On Monday, June 24th against the Indians, Northrup hit a grand slam in the 6th inning off Eddie Fisher, and then one in the 7th off Billy Rohr, making him at the time just the second player (after Jim Gentile) to hit a grand slam in consecutive at bats, and only the 13th to hit two in one game. 

Then on Saturday, June 29th against the White Sox, he connected off Cisco Carlos, making him the first and only player in baseball history to hit three grand slams in the same week.

Ironically, against the Tribe on the 24th and again against the White Sox on the 29th, he came up one more time with the bases loaded. In both instances, however, Northrup struck out.

But Jim Northrup’s biggest hit of that season was not a grand slam at all.  In fact, it wasn’t even a homer. 

It came in Game Seven of the ’68 World Series against a fireballing right hander who, in that and two prior Series appearances, looked utterly invincible.  Facing Bob Gibson (against whom he had homered in Game Four, giving the Tigers their only run against the Cardinal ace to that point), Northrup hit a line drive to CF that for just a sliver of a moment froze perennial Gold Glover winner Curt Flood, causing the ball to sail over his head for a triple.  Northrup’s scorching 7th innning line-drive scored both Norm Cash and Willie Horton, gave the Tigers the lead, stunned the Busch Stadium faithful, and caused the Fat Lady to start clearing her throat. 

Bill Freehan then doubled the Breckenridge, Michigan native home with the run that proved to seal the deal for the Tigers, who at one point trailed in the Series 3-1.

Mickey Lolich deservedly won the World Series MVP Award for his three victories. But if not for Northrup and his stunning two-out, two-run triple, in the 7th inning of Game Seven, that honor likely would have gone to Gibson. And the odds are the Series, for the second year in a row (and the third time in five seasons), would have gone to the Cardinals.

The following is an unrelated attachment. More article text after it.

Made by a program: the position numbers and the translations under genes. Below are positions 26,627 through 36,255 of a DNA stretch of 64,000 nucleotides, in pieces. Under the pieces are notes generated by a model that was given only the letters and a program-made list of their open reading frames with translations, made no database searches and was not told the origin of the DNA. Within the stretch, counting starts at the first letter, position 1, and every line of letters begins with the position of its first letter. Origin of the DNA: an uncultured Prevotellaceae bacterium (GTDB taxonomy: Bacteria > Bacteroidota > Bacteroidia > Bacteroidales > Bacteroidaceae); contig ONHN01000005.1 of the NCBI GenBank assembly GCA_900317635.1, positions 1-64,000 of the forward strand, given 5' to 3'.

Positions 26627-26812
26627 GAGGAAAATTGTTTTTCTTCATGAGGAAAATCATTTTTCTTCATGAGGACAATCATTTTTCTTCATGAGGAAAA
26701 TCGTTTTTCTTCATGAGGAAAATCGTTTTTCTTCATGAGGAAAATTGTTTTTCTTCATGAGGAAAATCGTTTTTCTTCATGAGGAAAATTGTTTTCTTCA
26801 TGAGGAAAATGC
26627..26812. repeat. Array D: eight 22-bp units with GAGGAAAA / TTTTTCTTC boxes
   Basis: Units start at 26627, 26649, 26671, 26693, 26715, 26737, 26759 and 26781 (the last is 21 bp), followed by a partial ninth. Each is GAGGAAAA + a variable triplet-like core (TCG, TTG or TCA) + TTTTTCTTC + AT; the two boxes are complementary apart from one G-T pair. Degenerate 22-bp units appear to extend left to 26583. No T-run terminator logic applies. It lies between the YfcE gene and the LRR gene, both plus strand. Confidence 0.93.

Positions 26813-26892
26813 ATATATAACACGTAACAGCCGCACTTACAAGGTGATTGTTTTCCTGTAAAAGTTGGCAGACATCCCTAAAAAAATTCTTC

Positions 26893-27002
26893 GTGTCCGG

On a personal note, I’d also like to add that many years ago, in 1964, Jim Northrup comprised one-third of the greatest minor league OF I have ever have ever seen in my life. 

Playing for my hometown Syracuse Chiefs and lining up in between two other future big league sluggers — Horton in left and Mack Jones (on loan from the Milwaukee Braves) in right — the three budding stars combined to tear apart that season what had been an otherwise pitching-rich International League. 

Playing their home games in McArthur Stadium, whose CF fence was not only 434’ away from home plate, but nearly 20’ high, and facing many of the same pitchers who just a few years later would dominate Major League Baseball to the extent that the height of the pitching mound would have to be lowered – and playing without the benefit of a DH – the three sluggers combined to average .302, with 28 HR and 98 RBI per man over the course of a 154-game season.

Yes I was only nine. And yes it was just AAA.  But I will go to my grave believing that, at least for one season, Jim Northrup, Willie Horton and Mack Jones were the single greatest minor league OF in my lifetime; if not the greatest, period.

 
Jose Pagan
One of the oldest, most-critical and yet somehow ill-defined jobs in all of baseball is that of “utility infielder.”  And in the 1960’s, there were few utility men anywhere any better than Jose Pagan, the starting SS for the World Series-bound San Francisco Giants in 1962, but a guy who — except for that season and one other — was a player whose job every year remained solely dependent on his ability to play just about every position, to play it well, and quite often, to play it at the drop of a hat. 

Pagan was a versatile, good-hitting, utility infielder and pinch hitter for the perennially contending Giants at the beginning of the decade and a versatile, good-hitting, utility infielder and pinch hitter for the perennially contending Pirates at the close of it. 

But before riding off into the sunset, Pagan got once last moment of glory, and one last chance to play October baseball.

In Game Seven of the 1971 World Series, facing All Star lefty and 20 game winner Mike Cuellar, the Pirates’ Jack-of-All-Trades utility man came to bat in the 8th inning and laced a double into the right field corner that drove home Willie Stargell with the Bucs’ second and final run.

That second run — and Pagan’s heroic RBI double — ended up being the margin of victory as the Pirates squeezed out a hard-fought win and took the Series over Earl Weaver and his Baltimore Orioles, 2-1.

Part One of Three:  more 2011 baseball deaths you may have missed.

Part Three of Three: more 2011 baseball deaths you may have missed.